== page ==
"What? Why are you laughing at me?" "Abby. Braden can hit, but he's probably never going to be a pitcher. He throws about as straight as a jackrabbit runs." "He could do it."
David Treasure reached across the table and laid his fingers across his wife's wrist, giving her his habitual, half-amused grin. "I thought we agreed that tonight we wouldn't talk about kids."
"I can't help it, David. I'm his mother. What do you think? I see everything he ought to be able to do, and I don't know why he's not doing it."
"I think you're beautiful when you're all wrapped up in being a mother. That's what I think." She laughed at him then, and felt her earrings dancing like two tiny birdcages against her earlobes. She sighed and shook her arm and her bracelet toppled from her wrist to her forearm. "Okay. You're right. We did promise each other, didn't we?"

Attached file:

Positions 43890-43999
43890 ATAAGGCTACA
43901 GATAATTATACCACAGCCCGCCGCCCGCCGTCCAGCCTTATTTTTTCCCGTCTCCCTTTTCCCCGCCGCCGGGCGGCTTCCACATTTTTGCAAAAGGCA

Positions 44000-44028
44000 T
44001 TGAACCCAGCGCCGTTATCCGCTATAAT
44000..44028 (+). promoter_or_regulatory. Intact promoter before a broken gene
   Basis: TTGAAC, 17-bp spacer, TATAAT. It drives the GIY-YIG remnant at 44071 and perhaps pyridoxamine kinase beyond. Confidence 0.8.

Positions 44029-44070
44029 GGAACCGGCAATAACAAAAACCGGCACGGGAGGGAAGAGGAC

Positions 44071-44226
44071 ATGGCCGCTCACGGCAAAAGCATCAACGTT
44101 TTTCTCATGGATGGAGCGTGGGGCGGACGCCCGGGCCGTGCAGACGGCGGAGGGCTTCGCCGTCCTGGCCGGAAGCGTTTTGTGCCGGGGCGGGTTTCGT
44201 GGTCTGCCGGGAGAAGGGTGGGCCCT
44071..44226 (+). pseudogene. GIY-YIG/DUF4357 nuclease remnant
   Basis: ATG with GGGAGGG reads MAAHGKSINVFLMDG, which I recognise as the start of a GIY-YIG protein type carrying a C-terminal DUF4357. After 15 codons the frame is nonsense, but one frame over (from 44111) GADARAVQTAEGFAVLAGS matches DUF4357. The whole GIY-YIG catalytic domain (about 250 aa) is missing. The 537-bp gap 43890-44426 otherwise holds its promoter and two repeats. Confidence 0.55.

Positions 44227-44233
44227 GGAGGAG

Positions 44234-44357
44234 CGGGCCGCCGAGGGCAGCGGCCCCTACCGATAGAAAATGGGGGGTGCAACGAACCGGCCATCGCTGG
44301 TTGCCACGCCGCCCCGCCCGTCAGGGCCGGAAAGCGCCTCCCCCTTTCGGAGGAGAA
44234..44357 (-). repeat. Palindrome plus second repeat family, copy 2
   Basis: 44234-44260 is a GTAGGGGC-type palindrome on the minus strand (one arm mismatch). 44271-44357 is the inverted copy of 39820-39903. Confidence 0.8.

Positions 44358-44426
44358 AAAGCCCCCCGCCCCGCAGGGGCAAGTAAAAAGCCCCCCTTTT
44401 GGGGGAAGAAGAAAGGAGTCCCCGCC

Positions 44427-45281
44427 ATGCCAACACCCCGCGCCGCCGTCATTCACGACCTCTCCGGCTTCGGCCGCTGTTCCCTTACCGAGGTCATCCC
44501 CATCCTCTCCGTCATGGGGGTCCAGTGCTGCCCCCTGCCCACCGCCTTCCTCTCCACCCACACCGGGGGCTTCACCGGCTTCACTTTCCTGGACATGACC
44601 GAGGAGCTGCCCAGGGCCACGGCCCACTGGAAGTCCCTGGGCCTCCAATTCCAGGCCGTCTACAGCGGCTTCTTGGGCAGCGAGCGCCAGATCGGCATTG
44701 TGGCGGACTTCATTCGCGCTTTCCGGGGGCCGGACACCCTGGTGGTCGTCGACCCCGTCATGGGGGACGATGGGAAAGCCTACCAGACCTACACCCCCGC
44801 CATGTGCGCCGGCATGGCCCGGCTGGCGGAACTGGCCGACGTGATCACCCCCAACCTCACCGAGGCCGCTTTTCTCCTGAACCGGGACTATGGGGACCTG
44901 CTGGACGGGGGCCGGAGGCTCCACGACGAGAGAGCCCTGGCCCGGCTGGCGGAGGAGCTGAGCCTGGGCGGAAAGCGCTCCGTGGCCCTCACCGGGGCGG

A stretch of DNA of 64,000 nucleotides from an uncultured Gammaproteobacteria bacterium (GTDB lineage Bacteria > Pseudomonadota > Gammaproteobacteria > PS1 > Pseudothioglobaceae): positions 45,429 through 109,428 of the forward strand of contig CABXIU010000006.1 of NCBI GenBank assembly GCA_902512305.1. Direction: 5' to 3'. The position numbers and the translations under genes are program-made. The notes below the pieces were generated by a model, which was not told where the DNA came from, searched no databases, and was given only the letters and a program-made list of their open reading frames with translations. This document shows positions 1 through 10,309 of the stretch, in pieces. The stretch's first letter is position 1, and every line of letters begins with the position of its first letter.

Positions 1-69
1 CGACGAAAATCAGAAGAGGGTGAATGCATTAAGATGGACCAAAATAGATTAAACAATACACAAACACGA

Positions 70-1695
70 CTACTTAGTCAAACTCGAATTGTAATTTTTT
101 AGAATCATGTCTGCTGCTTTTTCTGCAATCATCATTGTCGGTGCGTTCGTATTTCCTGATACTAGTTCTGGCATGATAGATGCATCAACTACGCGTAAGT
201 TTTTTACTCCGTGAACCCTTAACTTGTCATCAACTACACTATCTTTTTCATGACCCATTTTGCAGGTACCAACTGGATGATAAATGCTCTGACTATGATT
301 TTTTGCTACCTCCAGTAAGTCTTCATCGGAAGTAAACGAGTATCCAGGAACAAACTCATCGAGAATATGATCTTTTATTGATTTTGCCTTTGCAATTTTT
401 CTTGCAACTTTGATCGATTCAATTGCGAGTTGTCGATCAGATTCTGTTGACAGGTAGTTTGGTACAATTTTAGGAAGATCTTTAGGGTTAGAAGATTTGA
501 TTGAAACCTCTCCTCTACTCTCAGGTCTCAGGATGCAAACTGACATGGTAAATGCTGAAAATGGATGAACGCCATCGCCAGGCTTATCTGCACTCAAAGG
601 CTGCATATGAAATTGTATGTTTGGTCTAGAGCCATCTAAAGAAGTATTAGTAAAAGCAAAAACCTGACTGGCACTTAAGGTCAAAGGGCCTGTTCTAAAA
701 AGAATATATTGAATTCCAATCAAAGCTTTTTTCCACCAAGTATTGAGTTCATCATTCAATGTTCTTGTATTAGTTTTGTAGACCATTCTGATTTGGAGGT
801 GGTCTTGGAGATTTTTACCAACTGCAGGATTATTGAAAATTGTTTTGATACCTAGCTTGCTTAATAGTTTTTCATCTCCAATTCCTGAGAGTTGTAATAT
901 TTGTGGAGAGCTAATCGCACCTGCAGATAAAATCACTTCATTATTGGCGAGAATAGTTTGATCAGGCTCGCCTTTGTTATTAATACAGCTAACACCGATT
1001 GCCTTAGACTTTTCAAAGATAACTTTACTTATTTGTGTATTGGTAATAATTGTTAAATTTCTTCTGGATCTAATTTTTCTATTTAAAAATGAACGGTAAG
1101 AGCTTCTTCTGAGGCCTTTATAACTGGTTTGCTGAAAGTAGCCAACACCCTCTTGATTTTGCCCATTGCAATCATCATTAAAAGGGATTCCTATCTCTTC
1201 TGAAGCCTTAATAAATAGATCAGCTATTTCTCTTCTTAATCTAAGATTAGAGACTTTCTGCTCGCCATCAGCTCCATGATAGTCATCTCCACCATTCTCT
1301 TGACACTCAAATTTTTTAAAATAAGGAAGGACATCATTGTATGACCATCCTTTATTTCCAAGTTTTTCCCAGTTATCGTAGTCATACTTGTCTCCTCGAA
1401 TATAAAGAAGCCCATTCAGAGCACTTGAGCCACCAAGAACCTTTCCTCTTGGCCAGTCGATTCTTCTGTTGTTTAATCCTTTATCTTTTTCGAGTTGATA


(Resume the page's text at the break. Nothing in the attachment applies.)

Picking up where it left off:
"Yes." "So we'll talk about something else. Anything else." She paused. "Something." She cast about to change the subject. "How about my new little black dress?" "I like your new little black dress just fine." He shot her a learing look, raised his eyebrows at her. "I'd like you even better-"
"David!" He grinned at her, the expression in his eyes as unguarded and as open as a schoolboy's. "You wanted to know what I was thinking, didn't you?"
"Okay. You're right. I left myself open for that one." "You did." He grinned and lifted his water glass, holding it high so the ice glistened in the candlelight. "Happy Anniversary. Just think what we were doing twelve years ago right now."
"Twelve years," Abigail said. "It doesn't seem possible. We were probably walking down the aisle right about now."
"Well, no." He checked his watch. "It's three hours past that. I was thinking what happens after the wedding." "David!"
He crossed his arms and laughed and leaned back in his chair, his blue eyes mischievous. "Well, you said you wanted tonight to be romantic."